Stone Bleeding – Russell Mardell

Read                29 February – 2 March 2012

My rating          4 / 5

Format             Paperback

 

Stone Bleeding is a look at ‘broken Britain’ and tells a tale of how our reality TV and celebrity obsessed culture is one step away from this brutally painted picture of life.

Anyone with a passing interest or basic study of politics will recognise Hobbes’ ‘state of nature’ in the early pages of this book, the effect that a lack of social contracts bring and the return of man’s base instinct; leading to a life that:

 

“In such condition, there is no place for industry; because the fruit thereof is uncertain: and consequently no culture of the earth; [….] no account of time; no arts; no letters; no society; and which is worst of all, continual fear, and danger of violent death; and the life of man, solitary, poor, nasty, brutish, and short”

Mardell litters his book with references to Hobbe’s theory of the state of nature and does a good job of showing us what this might look like in Britain today.  That said, that I’m afraid that I don’t quite share Mardell’s vision that things would disintegrate quite so quickly, buy who knows? It’s certainly an important tale of morality.

The book is told in three ‘verses’, Zach, Albie and Archie. Each character had a role to play in the breakdown of the country, and each story is interlinked. I’d have liked to have seen a more individual voice for each of the three characters; for me they didn’t feel sufficiently different. However, they were each interesting, and Albie was, for me, the more profound of the three voices; the quotes from her father were the most interesting, and I’m sure can be linked back to various political philosophers.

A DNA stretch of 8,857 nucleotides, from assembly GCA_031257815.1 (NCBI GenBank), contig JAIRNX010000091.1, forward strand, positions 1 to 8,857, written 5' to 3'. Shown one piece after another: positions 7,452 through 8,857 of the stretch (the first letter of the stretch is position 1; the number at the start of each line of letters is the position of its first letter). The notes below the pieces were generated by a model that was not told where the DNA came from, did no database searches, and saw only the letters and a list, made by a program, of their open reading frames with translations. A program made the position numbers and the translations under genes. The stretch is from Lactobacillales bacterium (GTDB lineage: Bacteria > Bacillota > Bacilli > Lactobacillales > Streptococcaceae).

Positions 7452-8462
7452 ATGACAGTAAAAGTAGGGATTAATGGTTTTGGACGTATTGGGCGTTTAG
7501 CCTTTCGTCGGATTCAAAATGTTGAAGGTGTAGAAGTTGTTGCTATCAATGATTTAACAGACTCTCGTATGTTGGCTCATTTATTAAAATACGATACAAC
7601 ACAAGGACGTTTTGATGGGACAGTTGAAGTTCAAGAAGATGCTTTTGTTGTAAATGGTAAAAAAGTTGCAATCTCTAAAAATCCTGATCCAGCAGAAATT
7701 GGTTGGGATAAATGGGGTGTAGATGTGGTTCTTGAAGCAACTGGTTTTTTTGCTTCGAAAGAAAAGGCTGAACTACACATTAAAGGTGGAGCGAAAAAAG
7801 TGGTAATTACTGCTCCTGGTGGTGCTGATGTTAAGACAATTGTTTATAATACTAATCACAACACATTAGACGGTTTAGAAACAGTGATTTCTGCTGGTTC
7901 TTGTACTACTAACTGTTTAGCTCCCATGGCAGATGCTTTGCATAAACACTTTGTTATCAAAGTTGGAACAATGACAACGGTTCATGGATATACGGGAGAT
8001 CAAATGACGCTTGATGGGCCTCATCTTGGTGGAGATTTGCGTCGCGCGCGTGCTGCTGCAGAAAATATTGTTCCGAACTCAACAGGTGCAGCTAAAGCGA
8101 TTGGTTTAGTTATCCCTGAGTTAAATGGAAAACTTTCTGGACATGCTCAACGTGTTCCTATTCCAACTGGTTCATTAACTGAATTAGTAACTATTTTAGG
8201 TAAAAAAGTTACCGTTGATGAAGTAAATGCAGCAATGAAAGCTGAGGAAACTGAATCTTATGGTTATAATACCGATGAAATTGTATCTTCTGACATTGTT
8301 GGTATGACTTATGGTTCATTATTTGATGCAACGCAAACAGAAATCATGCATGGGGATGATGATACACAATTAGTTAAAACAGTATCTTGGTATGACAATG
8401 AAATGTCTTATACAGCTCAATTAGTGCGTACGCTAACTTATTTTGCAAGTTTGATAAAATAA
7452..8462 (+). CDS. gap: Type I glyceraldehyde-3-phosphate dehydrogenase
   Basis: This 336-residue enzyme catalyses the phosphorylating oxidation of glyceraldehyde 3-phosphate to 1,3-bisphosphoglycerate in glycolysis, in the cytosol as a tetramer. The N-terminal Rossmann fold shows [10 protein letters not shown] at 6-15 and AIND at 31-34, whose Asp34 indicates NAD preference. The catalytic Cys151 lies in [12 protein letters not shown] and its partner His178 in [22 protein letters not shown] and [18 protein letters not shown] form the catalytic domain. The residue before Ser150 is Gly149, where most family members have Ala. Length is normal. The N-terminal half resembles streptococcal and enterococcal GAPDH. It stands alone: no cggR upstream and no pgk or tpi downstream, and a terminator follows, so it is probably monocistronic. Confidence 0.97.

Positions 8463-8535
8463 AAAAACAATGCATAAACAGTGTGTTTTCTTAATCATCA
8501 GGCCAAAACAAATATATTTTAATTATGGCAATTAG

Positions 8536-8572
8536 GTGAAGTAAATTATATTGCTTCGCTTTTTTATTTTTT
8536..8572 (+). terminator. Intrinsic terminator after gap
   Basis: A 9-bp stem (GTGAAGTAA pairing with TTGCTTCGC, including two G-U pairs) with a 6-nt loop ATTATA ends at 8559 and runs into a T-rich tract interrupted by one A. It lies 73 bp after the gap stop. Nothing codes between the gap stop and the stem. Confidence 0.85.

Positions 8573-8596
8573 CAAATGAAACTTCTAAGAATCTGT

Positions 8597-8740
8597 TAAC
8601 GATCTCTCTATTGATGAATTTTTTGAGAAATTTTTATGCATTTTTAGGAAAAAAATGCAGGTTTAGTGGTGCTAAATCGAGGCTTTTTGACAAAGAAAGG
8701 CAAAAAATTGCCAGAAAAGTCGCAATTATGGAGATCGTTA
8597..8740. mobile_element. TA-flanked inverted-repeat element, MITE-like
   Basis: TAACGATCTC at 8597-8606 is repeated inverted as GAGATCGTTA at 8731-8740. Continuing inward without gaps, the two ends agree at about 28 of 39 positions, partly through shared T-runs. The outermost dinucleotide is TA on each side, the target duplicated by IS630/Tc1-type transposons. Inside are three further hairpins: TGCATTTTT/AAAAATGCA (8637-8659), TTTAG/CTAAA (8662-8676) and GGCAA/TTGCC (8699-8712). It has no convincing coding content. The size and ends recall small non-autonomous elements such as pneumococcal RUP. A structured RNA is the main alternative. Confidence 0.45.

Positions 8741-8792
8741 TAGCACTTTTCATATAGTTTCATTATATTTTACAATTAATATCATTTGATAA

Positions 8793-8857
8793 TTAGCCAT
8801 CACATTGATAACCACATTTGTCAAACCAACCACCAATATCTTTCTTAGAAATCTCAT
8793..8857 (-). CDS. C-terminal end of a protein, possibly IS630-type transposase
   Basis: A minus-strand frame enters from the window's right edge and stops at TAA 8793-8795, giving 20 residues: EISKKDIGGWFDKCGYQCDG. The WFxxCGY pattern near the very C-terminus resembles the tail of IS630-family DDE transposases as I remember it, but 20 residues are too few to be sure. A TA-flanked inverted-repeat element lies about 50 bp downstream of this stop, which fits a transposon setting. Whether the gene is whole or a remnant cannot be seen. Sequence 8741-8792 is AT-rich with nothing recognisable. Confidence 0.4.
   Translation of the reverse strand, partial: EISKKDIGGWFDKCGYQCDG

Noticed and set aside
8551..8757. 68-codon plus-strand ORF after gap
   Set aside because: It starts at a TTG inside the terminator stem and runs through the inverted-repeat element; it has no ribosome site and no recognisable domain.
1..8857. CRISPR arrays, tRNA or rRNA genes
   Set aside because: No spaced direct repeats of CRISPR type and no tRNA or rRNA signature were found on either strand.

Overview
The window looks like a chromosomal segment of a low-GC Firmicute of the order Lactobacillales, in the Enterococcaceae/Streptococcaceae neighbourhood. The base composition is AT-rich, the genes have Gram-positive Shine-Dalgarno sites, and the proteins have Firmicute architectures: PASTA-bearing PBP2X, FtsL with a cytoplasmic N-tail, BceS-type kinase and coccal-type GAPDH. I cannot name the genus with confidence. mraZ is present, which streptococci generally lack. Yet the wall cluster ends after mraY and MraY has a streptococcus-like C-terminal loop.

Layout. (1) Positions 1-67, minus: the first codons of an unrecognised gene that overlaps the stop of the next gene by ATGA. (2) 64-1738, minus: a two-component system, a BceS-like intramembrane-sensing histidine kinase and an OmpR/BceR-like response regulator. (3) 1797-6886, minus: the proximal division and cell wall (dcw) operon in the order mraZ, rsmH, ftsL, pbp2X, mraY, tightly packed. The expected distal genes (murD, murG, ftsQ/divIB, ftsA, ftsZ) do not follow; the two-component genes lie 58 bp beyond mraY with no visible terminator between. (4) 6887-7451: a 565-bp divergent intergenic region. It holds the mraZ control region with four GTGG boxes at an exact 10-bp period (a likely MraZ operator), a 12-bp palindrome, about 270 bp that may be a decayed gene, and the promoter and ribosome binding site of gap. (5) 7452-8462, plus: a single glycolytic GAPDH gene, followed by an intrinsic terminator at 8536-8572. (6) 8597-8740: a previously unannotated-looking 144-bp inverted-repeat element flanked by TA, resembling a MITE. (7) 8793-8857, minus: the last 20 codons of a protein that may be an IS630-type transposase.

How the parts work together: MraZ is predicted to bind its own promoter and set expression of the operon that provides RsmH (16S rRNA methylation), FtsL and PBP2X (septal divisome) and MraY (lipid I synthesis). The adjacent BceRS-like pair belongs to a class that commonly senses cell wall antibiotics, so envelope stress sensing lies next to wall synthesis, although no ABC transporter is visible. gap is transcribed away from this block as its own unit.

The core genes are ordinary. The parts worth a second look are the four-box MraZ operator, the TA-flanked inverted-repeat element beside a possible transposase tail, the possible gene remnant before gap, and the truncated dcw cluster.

For a county obsessed by celebrity, this is an important story. We’re currently in the midst of the Leveson Enquiry into media ethics, and this book clearly shows the role that the media have; they can make or break a Government. Archie himself notes that he is just a puppet, and that ‘they wash each others’ backs and be adults about it’.

The end of the book is interesting, and thought provoking. About a quarter of the way through Archie’s verse I began to think that Archie and Zach were one and the same person; but who knows. I’m still not sure. I can see, in my mind, the arguments for them being the same person (and there is references made about Zach’s personalities) but who knows. Not me. And that, I think, is the mark of a great book; it makes the reader continue to think long after the final page has been turned.

 

To buy this book visit amazon.com or amazon.co.uk. Why not follow Russell on twitter – @russellmardell of perhaps take a look at his website for more info?

 

If you do read Stone Bleeding, post a comment and let me know what you think

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1 Comment

Filed under 4 Star, Book Review

One response to “Stone Bleeding – Russell Mardell

  1. Pingback: My week in books – 26 February – 4 March | A Kindle & Kittens

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